Managing the “Madness” in the Office

It’s the most wonderful time of the year. If you’re a college basketball fan, you know exactly what I’m talking about – March Madness. And with some of the best games happening during business hours, how will you stay updated? If it’s by streaming the games online, you may end up in hot water with your stressed out IT co-worker.

A survey conducted by Modis, a global provider of information technology staffing services and the second largest in North America, recently reported 42 percent (of 500 IT specialist surveyed) say March Madness historically has impacted their network.

Of those affected, 37 percent report their networks have slowed down, while 34 percent report March Madness activity has essentially shut down their networks for a period of time.

That is madness.

If you don’t want to be responsible for crashing the server (and making enemies at work), social media can help you. You know your old college friends will be posting status updates on Facebook. You may be able to get away with checking your phone for bracket updates and visiting Twitter during that afternoon meeting (follow your favorite team, @marchmadness, @ESPN and @CBSSports, to name a few). And those buzzer-beating highlights will be posted to YouTube before you know it. Finally, even more mobile devices will have access to the live games this year (might not want to tell your boss that one).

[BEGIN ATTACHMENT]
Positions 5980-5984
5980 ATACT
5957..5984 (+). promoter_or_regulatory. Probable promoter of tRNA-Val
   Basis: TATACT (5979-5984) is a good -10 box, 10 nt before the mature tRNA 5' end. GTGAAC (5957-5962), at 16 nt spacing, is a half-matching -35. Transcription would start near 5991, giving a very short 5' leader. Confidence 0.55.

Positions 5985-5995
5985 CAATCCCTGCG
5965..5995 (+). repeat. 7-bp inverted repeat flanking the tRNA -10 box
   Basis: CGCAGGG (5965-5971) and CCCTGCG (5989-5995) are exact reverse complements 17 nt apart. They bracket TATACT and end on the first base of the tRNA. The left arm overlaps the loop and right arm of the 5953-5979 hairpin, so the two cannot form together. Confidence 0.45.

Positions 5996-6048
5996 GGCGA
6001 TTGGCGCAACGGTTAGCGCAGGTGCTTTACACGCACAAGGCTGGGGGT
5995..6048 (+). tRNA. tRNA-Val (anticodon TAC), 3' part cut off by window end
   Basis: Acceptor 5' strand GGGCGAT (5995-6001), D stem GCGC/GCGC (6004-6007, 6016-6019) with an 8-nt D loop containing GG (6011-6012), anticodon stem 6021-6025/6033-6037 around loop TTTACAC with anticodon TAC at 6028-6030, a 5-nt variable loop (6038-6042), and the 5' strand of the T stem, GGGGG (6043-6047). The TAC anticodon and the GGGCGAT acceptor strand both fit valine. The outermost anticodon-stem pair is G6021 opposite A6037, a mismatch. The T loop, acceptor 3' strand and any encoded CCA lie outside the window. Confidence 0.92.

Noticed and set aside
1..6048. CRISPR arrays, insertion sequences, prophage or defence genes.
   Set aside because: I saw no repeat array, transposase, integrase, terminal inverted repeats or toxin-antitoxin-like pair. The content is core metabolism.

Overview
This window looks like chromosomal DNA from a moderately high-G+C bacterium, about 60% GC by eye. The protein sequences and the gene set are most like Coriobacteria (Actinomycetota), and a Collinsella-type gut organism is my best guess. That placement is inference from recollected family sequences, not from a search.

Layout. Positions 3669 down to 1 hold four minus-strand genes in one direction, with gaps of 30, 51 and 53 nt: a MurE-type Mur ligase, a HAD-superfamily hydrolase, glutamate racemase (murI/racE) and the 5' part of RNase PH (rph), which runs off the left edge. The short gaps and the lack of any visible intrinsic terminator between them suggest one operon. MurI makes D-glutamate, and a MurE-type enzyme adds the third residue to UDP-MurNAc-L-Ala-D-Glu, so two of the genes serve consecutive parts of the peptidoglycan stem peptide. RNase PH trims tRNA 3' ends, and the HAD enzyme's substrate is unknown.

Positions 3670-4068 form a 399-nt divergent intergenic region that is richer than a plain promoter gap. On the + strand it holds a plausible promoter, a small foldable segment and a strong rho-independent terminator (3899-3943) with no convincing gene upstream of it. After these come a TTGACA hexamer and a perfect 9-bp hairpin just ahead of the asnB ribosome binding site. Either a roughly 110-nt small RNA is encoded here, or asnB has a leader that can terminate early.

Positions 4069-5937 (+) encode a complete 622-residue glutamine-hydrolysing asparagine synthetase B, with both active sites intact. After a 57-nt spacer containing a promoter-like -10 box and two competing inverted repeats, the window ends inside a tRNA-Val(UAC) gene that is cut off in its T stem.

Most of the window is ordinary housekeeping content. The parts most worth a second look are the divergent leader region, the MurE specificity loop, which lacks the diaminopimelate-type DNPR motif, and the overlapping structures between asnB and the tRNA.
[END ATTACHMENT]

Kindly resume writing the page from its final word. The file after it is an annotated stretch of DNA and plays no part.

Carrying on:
Employers may worry about a lack of focus and productivity from workers during this annual distraction. However, according to a study by outplacement firm Challenger, Gray and Christmas, they should embrace March Madness “as a way to build morale and camaraderie.” As long as deadlines are met and customers are happy, March Madness can be a positive distraction that helps enhance internal communication.

So, don’t get down if you’re stuck in the office. From tip-off to the “One Shining Moment,” you can track the madness wherever you are.